Trump to Hold News Conference on Veterans’ Issues

Screen Shot 2016-05-31 at 08.56.00MAGGIE HABERMAN

Tuesday, May 31, 2016


Good Tuesday morning.

Donald J. Trump will hold a news conference at Trump Tower in New York on Tuesday, where he is expected to talk about the money he pledged to donate to veterans’ groups after he skipped a debate in January before the Iowa caucuses.

Last week, The Washington Post reported that Mr. Trump said he had donated $1 million of the $6 million he helped raise at the nationally broadcast fund-raiser he attended instead of the debate. However, he did not make the donation until a few days ago, when he was under intense scrutiny by the news media.

Mr. Trump may also use the news conference to discuss his continuing criticism of the Department of Veterans Affairs. The Obama administration has been condemned for long waits at hospitals run by the department, and the Veterans Affairs secretary,Robert A. McDonald, was roundly criticized last week for comparing the long lines veterans face to get medical attention to the wait times for Disneyland rides.

Democrats do not plan to let Mr. Trump command the sole stage on Tuesday: They will hold a news conference featuring veterans outside Trump Tower just beforenoon.

Mr. Trump used his favorite medium, Twitter, to post some thoughts on Memorial Day. His tweets ranged from touching on patriotism to denouncing the federal judge overseeing a case involving Trump University.Over the weekend, he also posted about the Republican Party, and he criticized a potential independent run by an unknown candidate. Despite being the party’s standard-bearer, he referred to Republicans as “they” instead of “us,” a reminder that, while he is using the party’s label, he is unlikely to own it.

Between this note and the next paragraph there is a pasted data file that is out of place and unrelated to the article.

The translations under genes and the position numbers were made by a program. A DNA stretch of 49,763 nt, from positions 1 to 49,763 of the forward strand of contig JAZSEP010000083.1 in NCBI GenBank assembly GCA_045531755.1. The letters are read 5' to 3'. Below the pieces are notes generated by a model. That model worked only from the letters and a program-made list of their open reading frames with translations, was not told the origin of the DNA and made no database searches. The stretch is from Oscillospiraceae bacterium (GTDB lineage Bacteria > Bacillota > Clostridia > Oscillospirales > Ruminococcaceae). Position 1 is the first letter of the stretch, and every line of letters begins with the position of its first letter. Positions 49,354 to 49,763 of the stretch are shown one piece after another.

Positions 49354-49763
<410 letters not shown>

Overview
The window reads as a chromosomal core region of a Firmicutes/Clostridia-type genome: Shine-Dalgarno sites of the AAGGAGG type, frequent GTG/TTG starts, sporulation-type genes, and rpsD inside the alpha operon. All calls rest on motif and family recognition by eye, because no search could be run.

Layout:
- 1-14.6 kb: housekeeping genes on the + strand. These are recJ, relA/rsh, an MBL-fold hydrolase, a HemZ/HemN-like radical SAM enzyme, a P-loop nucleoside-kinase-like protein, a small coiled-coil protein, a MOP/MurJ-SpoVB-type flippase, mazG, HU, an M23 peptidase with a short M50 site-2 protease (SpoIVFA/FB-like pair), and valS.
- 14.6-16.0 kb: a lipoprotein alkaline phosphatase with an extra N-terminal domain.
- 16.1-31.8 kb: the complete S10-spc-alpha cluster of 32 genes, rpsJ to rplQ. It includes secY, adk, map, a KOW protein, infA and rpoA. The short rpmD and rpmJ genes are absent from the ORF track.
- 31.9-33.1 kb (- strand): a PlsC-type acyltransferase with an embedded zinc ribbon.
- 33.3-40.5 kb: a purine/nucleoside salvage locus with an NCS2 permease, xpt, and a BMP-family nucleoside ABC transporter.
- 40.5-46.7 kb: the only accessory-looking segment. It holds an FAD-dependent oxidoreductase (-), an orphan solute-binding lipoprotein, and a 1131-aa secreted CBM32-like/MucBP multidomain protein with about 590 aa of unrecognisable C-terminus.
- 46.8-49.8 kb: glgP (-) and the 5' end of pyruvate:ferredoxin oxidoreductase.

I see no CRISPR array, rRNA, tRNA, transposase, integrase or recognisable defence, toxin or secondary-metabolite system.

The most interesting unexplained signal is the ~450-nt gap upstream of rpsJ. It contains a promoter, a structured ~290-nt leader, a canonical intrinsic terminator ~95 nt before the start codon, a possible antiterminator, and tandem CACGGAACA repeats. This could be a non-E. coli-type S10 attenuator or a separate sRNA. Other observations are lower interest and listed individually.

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Bernie Sanders will again be in California, holding two rallies and a news conference to continue his push for a single-payer health care system.
The Congressional Asian Pacific American Caucus, a group of lawmakers of mostly Asian and Pacific Island descent, will announce its endorsement of Hillary Clinton.
If it’s recess, that means senators are running around the nation — and sometimes the world — looking for ways to make the most of a week outside Washington. Senator James Lankford of Oklahoma will be in his home state for the 95th anniversary of the Tulsa race riot, which was among the largest racial conflicts in American history. Mr. Lankford, a Baptist minister, spoke of the anniversary on the Senate floor last week. “What are we going to do as a nation to make sure that we’re reconciled?” he said. “What can we do to make sure that our children do not grow up in a nation that forgets their past but also makes sure it’s not repeated again, to make sure all individuals are recognized and respected, and that every person has the same opportunity?” Jennifer Steinhauer